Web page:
You need to see the film to be convinced that animal farming is having a greater impact on the Earth than all forms of transportation combined. Cowspiracy asks why all the major environmental groups are not focusing on the biggest problem the planet faces. If Andersen and Kuhn are right, then the single quickest way to fight climate change, the current mass extinction of animals, the destruction of the oceans, the collapse of civilization and create a sustainable society is to give up eating animals. The documentary points out that a plant based diet is sustainable, and it’s healthy. My own research into healthy diets is uncovering more and more doctors advocating a plant based diet. Giving up meat is better for the planet and better for you, and gives us hope for our descendants. However, I don’t know if Andersen and Kuhn’s numbers are anywhere near accurate.

Will people give up eating meat? I doubt it. Republicans are taking the brunt the responsibility for not doing anything about climate change because they refuse to give up fossil fuels. What if giving up meat could actually solve climate change without waiting on new renewable energy technologies? I doubt even liberals would embrace that solution. Why are bacon and eggs, milk and cheese, beef, chicken, pork and fish so important to us? What if the facts and figures in Cowspiracy are right?

Are there any sustainable sources of animals products? If people raised chickens and rabbits in their backyards, feeding them with yard grown food, would that be sustainable? What about hunters culling deer populations every year, or other animals that could live abundantly in the woods without human support? What if all fishing was from hook and lines? Andersen and Kuhn make it obvious that neither factory animal farms, or free range animal farming are sustainable. But what if everyone hunted their own meat? What if you really wanted to eat meat and were willing to hunt down an animal, kill it and butcher it, you could eat it and be sustainability justified? Andersen and Kuhn assumes all the land that went into grazing or raising food for livestock would be returned to the wild. Would that be true?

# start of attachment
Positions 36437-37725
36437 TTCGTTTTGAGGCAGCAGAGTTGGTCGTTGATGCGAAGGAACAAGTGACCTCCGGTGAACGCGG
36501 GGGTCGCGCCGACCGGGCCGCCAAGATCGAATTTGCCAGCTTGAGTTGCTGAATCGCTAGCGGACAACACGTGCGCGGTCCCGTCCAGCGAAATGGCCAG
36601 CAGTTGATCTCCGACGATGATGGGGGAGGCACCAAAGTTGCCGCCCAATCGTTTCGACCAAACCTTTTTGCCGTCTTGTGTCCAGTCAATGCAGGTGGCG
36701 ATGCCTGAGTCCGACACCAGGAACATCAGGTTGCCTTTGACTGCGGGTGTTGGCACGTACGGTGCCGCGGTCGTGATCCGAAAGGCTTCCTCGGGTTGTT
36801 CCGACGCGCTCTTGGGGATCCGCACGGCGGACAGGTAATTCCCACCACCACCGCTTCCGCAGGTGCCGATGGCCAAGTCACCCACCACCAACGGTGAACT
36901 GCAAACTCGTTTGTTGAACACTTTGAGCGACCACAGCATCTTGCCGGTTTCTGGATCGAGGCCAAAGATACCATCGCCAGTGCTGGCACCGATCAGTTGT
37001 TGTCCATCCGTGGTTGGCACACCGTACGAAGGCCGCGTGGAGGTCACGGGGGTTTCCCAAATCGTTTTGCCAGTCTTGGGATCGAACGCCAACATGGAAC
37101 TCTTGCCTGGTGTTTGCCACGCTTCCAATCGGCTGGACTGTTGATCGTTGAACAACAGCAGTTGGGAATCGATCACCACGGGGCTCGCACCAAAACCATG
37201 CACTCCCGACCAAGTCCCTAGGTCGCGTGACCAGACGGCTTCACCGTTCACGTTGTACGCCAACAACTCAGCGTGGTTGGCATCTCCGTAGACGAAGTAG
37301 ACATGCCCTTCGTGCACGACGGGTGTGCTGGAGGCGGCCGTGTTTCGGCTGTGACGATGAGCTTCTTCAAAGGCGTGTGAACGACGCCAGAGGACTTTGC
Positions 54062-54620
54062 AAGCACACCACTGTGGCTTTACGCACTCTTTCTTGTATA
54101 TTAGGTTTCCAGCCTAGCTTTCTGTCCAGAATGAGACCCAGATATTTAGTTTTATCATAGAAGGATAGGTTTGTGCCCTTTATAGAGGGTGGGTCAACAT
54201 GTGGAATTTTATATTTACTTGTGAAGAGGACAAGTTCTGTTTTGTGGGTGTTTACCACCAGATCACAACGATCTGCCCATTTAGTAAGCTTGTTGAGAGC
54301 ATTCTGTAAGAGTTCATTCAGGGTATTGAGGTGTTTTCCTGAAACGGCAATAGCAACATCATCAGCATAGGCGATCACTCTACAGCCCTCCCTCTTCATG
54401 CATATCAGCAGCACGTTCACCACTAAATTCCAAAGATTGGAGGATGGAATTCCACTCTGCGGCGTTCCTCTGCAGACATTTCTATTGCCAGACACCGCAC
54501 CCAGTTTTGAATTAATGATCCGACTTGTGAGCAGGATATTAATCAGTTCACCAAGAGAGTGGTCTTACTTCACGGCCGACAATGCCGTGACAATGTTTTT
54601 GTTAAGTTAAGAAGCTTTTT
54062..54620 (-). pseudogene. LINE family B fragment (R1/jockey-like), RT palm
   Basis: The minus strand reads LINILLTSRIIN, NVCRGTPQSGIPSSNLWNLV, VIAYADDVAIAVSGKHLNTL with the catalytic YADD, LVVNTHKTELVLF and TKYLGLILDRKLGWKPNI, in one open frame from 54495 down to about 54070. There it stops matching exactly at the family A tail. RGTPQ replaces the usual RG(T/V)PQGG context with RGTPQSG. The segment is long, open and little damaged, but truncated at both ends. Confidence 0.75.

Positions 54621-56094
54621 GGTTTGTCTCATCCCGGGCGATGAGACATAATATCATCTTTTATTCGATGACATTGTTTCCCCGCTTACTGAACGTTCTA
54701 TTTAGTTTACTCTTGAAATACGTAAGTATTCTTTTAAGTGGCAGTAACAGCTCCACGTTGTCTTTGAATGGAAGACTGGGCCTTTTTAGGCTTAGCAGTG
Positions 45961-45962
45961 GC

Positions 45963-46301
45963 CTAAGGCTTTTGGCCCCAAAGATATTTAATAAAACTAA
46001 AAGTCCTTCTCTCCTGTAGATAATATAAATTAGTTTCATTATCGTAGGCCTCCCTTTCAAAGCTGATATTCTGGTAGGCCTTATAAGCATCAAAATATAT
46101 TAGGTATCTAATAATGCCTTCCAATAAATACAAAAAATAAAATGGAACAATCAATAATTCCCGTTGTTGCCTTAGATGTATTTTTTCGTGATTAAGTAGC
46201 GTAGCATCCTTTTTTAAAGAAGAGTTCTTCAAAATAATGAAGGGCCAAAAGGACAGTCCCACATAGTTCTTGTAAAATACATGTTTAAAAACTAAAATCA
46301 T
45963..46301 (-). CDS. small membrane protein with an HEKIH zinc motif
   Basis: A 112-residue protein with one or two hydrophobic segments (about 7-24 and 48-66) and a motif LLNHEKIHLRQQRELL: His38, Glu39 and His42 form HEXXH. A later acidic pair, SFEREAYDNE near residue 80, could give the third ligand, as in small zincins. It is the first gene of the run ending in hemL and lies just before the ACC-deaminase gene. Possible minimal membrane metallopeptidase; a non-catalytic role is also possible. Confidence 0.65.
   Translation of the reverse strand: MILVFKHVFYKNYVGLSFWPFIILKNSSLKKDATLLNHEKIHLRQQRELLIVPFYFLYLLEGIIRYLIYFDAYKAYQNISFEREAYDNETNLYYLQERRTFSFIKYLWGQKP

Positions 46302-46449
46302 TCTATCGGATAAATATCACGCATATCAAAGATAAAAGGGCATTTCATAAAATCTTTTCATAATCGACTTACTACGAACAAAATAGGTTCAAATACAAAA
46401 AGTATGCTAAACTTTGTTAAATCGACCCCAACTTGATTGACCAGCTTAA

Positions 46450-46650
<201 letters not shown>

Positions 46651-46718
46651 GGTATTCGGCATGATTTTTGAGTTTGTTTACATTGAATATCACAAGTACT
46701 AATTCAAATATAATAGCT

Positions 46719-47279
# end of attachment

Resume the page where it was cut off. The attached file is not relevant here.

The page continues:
We all ignore the fact that we’re consuming more than the Earth can give. Humans are increasing in numbers while everything else is decreasing. We’ve been laughing at The Limits of Growth for forty years because the book hasn’t come true. We always assumed science and technology would continually solve the problems of exponential growth. The Club of Rome didn’t anticipate disruptive technology, but their basic premises were still correct. The Earth’s resources are finite and consumption can’t increase forever.

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Alive Inside: The Most Inspiring, Emotional and Scariest Movie I’ve Seen in Years

By James Wallace Harris, Monday, November 24, 2014

At the end of the classic novel Nineteen Eighty-Four by George Orwell, when Big Brother wants Winston Smith to confess his thought crimes and betray his lover, they tell him that every person has one thing they fear more than anything else, and that fear can be used to break a person. Over the years, I’ve noticed that my friends each have something they fear to see in movies. That there is a subject they can not bear to see, and will always avoid films that have scenes that trigger those fears. Often that fear is to see cruelty to animals or children, or realistic violence. I have met people who claim they can watch movies about the most horrible monsters that can be imagined so long as they are make-believe, but any movie about a realistic monster, whether serial killer or cancer, is something that’s too frightening for them to handle. It makes them run away. What makes you run away?